If the choice falls on a medium-sized piece of cloth measuring five palms, the prophecy was that rain would be average with a balanced supply of water, water supply would be just about right, rice plantations would yield good output and food produce would also be abundant. Rice and all other grains would sprout and grow well, fruits and animal meat would be bountiful.
If the piece of cloth selected was the longest one measuring six palms, poor rain fall and water scarcity was predicted. Farming on low land would bear good yields, but farming on high land would not bring good results. Men could let the panoong drop to the ankle. It meant that the rainfall would be very little. There would be a good harvest in low-lying land but paddy in the upland areas might suffer some damage. In yet another account, the following prognostication is given: Should he choose the longest, the rainfall would be abundant; should he choose the shortest, there would be too little; while his choice was the one of medium length, it denoted that the rainfall would be average.
How Far are these Predictions Valid?
The Royal Ploughing Ceremony has been held for more than 700 years, and its duration indicates its inherent value as a prognostication method. This elaborate Brahman ritual and ceremonial provides predictions concerning the forthcoming rice harvest and allay the fears of the farmers on several questions. Will the forthcoming rice harvest be a bountiful one with enough rain? Will the coming season save the crop from drought, floods, or pests?
Usually held during the sixth lunar month (May) at the Phramane Ground, the ploughing ceremony is one of the most colorful annual events in Thailand, at which the King or a royal representative will be the first to plant. It heralds the beginning of the official commencement of the annual rice planting cycle, outside the Royal Palace. As the regular rice-growing season approaches, His Majesty the King presides over the ceremony with much pomp and splendor to produce bountiful crops and boost farmers' morale.
People in the past really believed both in the ceremony, as well as in what it was supposed to tell them. They were faithful in the acts that have been performed. Even today, we find many thousands of them. But, with the advent of education, it is feared that the belief in these quaint and picturesque ceremonies will die out.
Whatever the pair of bulls choose to eat or drink, it is thought that the bulls' choices should be plentiful during the following year. While some appreciate these forecasts, some people interpret the omen in the opposite sense.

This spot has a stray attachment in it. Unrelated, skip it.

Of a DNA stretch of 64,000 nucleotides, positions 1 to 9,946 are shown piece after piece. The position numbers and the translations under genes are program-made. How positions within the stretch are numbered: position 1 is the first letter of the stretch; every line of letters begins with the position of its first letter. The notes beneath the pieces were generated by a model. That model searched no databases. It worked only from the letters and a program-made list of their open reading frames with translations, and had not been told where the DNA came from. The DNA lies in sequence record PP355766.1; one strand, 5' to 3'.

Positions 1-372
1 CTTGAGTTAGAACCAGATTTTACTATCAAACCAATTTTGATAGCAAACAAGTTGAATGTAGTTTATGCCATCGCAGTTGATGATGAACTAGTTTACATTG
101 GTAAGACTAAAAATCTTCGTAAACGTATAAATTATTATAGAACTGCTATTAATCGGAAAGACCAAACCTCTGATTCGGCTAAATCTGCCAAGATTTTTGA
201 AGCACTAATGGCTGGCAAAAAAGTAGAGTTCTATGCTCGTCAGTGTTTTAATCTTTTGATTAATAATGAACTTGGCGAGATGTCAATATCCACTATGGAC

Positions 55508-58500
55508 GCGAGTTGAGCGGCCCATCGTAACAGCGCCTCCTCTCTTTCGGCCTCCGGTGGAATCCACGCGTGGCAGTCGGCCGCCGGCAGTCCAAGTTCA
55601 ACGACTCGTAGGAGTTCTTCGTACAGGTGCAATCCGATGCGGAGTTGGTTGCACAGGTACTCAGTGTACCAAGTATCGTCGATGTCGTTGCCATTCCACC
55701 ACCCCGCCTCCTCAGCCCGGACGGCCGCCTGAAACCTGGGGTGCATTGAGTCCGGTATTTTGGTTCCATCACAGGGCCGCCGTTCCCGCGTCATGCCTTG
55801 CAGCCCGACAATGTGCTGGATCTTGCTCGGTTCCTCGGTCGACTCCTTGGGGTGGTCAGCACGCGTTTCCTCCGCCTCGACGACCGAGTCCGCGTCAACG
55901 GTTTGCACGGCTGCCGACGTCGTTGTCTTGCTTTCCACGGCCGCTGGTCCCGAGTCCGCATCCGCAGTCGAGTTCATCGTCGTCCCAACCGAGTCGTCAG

Scientific methods to forecast the weather and to determine harvests are several in modern times. But they are uncertain. The Royal Ploughing ceremony (Pithi Chrat Preah Neangkol), ceremoniously celebrated nationwide in Cambodia since ancient times, relies on traditional rituals that often, warned them of calamities, assured good harvest and so forth. Rooted in Brahman belief, this annual event is held to ensure a good harvest, and marks the beginning of the rainy season. This ritual, a part of Cambodia's cultural history, is but one of several methods to forecast and perhaps reduce the uncertainty of the future.
As the ceremony predicts how much rain will fall and how well the crops will grow, every farmer will learn much on this day about the prospects of the coming season. The Thai farmers, gave great importance to these predictions and wait anxiously, for that day to dawn. Thronged in thousands from the provinces to Bangkok for the event in the old days, they converged to the Grand Palace on these days. The festival gave farmers the signal that it was an auspicious date to start ploughing for the new rice crop.
"The seed goes to the soil, the soil never comes to the seed" is an ancient Amhara (Ethiopia) proverb. In both farming and marriage, a man's plowing of a parcel of land, especially virgin land, gives him certain usufructuary rights over that territory.
The deep connection that the farmers had from earth to farming surfaces in the Royal Ploughing Ceremony, wherein they believed through astrology that the Ox had an influence on the fate of their agricultural harvest. Closely bound with earth and agriculture, farmers anxiously await every year the predictions at the end of this ritualistic ceremony, which they observe with strong faith and belief.